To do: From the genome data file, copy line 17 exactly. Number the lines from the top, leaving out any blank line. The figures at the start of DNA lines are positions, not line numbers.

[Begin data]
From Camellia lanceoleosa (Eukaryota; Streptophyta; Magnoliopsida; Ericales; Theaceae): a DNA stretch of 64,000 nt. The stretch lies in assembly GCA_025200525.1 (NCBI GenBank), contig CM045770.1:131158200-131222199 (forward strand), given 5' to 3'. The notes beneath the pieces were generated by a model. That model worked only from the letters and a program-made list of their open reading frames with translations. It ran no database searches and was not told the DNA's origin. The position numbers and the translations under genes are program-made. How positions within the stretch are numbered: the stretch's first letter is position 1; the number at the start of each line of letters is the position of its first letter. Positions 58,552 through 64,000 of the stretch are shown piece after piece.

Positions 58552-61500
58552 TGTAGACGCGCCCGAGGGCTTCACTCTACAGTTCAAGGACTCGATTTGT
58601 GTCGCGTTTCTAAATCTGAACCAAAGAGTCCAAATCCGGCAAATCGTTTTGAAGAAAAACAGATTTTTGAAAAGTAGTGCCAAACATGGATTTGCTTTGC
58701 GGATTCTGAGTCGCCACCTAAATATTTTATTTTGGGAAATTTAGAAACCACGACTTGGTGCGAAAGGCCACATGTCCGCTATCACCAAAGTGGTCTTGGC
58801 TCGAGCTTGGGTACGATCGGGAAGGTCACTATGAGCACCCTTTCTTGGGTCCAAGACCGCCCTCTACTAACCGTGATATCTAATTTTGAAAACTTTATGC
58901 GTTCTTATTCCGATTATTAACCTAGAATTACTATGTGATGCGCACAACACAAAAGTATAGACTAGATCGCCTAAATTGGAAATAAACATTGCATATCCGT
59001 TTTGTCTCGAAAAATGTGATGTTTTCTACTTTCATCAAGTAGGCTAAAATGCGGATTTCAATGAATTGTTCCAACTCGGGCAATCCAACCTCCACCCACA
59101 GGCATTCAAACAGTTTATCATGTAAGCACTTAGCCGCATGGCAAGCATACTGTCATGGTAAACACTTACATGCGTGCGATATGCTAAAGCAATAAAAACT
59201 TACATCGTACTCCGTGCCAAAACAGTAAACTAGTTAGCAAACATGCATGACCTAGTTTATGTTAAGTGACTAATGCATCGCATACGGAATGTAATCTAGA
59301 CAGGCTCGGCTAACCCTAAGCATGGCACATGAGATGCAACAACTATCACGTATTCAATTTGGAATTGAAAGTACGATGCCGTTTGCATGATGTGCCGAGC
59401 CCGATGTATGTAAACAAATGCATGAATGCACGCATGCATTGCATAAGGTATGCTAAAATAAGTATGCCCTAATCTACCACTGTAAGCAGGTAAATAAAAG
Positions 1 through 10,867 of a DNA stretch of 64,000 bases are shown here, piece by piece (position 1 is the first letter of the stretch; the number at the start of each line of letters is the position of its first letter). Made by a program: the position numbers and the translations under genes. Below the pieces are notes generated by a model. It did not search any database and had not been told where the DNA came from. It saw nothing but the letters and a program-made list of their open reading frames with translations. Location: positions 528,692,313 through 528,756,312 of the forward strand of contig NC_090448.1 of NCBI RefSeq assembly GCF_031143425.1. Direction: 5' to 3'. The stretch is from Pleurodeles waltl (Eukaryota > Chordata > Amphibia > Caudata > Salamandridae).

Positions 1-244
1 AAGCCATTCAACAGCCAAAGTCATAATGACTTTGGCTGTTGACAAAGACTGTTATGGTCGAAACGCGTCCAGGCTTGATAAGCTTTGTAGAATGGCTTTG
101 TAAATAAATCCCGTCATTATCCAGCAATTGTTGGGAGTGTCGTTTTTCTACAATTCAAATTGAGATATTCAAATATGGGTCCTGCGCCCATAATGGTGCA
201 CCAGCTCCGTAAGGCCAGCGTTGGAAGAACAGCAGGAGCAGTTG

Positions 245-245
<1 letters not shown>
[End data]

201 CCAGCTCCGTAAGGCCAGCGTTGGAAGAACAGCAGGAGCAGTTG